In other words, when you do integral arithmetic the type is determined with the categories above. In your case, the promotion is covered by §4.5/1 and the type of the expressions are int.

9
  • 2
    Yes, thanks. However I thought that §4.5/1 says "can be converted", not "must"... Does it mean that other C++ compiers may produce char, not int?
    – Rom098
    Jan 27, 2011 at 10:07
  • @Roman: What it's saying is "this type can become this other type" as a definitive statement (a requirement), then it calls the act of actually making that conversion "integral promotions". So when it says "perform integral promotions", you know char will be promoted to an int (or unsigned int) because, as it demanded, it is convertible to such a type ("can be").
    – GManNickG
    Jan 27, 2011 at 10:12
  • Thanks, I see. But it looks like it is useful for compiler developers, not for other developers (for me, for example). To avoid this warning I need to write something like this: char res = char(u + x); Seems not too comfortable.
    – Rom098
    Jan 27, 2011 at 10:30
  • @Roman: It has rationale behind it. Why do you want the to be a char?
    – GManNickG
    Jan 27, 2011 at 10:34
  • Well, it doesn't matter whether it is char or unsigned short. The point is I've got some legacy code which uses arrays of small integer types. So for example addition of two arrays leads to the warning after I start using GCC 4.4 instead of an old compiler version.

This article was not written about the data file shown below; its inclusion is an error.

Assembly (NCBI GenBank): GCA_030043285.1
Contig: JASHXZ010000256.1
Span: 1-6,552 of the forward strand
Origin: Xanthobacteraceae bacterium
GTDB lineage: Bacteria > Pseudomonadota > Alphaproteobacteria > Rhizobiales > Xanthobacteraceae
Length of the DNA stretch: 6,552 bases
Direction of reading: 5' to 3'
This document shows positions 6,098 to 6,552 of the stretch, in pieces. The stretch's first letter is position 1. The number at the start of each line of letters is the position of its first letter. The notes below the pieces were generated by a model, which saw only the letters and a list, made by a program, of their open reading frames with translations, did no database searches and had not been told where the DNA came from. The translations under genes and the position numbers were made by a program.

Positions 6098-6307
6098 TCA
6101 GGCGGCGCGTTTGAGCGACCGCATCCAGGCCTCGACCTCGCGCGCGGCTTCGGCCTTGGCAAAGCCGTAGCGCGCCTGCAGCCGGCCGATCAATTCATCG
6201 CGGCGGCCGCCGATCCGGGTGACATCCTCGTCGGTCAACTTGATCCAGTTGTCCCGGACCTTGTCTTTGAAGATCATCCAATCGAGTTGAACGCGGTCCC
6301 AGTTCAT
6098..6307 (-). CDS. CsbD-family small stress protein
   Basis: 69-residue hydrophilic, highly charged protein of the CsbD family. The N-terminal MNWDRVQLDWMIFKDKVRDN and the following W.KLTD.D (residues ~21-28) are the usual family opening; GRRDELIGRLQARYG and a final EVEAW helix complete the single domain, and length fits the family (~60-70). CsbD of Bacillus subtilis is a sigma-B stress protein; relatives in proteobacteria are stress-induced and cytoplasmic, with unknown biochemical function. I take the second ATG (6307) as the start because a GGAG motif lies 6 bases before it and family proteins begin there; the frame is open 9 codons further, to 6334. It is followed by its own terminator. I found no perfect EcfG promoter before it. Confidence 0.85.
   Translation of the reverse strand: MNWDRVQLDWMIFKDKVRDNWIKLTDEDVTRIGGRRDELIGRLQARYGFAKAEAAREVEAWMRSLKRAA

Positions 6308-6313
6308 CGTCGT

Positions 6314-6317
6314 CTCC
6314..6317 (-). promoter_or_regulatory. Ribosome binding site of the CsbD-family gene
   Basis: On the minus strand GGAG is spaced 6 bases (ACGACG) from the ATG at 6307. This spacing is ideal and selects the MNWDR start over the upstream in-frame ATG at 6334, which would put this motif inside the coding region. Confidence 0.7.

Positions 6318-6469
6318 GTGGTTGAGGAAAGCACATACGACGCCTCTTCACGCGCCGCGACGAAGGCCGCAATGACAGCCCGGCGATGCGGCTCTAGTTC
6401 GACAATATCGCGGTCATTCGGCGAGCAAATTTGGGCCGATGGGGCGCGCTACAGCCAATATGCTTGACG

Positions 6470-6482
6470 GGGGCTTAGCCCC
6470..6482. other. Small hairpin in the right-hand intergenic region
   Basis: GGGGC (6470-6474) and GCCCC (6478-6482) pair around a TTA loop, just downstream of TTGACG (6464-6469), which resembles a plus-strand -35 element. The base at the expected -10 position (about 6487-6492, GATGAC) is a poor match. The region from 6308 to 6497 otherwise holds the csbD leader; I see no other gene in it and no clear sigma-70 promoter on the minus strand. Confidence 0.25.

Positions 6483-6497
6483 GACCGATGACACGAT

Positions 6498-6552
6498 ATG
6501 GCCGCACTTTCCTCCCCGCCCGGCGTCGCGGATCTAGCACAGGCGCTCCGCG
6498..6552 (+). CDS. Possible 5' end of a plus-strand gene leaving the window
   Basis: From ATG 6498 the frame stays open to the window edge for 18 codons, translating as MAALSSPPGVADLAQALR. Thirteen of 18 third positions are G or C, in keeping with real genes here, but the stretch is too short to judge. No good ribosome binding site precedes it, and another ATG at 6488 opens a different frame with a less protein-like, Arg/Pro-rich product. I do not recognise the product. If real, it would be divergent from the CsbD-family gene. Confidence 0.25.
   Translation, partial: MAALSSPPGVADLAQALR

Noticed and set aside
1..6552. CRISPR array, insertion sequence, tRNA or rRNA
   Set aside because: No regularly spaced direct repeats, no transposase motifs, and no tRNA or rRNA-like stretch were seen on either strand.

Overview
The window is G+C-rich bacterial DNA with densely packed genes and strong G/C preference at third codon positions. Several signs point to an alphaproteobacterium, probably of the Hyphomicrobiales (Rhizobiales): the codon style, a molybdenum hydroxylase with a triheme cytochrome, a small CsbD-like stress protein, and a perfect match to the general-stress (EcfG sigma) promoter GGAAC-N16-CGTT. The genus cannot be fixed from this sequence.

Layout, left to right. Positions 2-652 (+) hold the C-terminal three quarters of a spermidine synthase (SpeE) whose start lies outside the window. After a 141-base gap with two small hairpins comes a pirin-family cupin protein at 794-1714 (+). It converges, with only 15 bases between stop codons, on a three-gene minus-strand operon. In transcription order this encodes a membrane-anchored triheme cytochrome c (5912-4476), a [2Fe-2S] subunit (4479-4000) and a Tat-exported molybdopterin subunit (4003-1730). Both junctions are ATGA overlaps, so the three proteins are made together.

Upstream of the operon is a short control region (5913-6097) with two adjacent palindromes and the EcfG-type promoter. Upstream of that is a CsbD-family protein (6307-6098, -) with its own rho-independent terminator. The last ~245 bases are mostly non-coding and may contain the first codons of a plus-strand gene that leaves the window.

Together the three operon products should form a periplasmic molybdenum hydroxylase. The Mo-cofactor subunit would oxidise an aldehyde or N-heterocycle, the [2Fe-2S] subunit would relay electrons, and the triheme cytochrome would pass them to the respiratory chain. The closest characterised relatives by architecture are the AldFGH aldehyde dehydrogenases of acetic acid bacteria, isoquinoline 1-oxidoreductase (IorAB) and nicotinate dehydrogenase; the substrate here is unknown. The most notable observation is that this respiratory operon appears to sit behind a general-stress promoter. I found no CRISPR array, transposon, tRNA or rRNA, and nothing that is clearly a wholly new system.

– Rom098
    Jan 27, 2011 at 10:37
5

When you do any arithmetic operation on char type, the result it returns is of int type.

See this:

char c = 'A';
cout << sizeof(c) << endl;
cout << sizeof(+c) << endl;
cout << sizeof(-c) << endl;
cout << sizeof(c-c) << endl;
cout << sizeof(c+c) << endl;

Output:

1
4
4
4
4

Demonstration at ideone : http://www.ideone.com/jNTMm

7
  • 1
    Yep, and it makes sense when you think about it. Adding two chars together could easily overflow the result, but not if the result type is at least twice the width of the original one! Jan 27, 2011 at 10:14
  • @Tomalak Geret'kal: Yes, that is the rationale behind it. Thanks for mentioning that. :-) Jan 27, 2011 at 10:16
  • 2
    @Tomalak Geret'kal: There's no guarantee that sizeof(int)>sizeof(char). The rationale was (as far as I can see) that addition is done by the CPU, and many RISC CPU's only do full-width addition. You 'd end with a 16 or 32 bits value in a register. Limiting it to char width would take an extra operation.
    – MSalters
    Jan 27, 2011 at 10:37
  • @Tomalak: Actually I doubt it's because of a potential overflow. After all int i; sizeof(i+i); is 4 too, same of short s; sizeof(s+s). I think it's got more to do with operating with ints whenever possible (ie when int is large enough) than covering overflow. Jan 27, 2011 at 10:40
  • @MatthieuM: Actually the result of sizeof there is governed by the platform/implementation. Jan 27, 2011 at 12:09
3

when you are adding these two characters with each other they are first being promoted to int.

The result of an addition is an rvalue which is implicitly promoted to type int if necessary, and if an int can contain the resulting value. This is true on any platform where sizeof(int) > sizeof(char). But beware of the fact that char might be treated as signed char by your compiler.

These links can be of further help - wiki and securecoding

1
  • 1
    What document is describing this behavior? C++ Standard or...? Could you please give a link to it?
    – Rom098
    Jan 27, 2011 at 9:57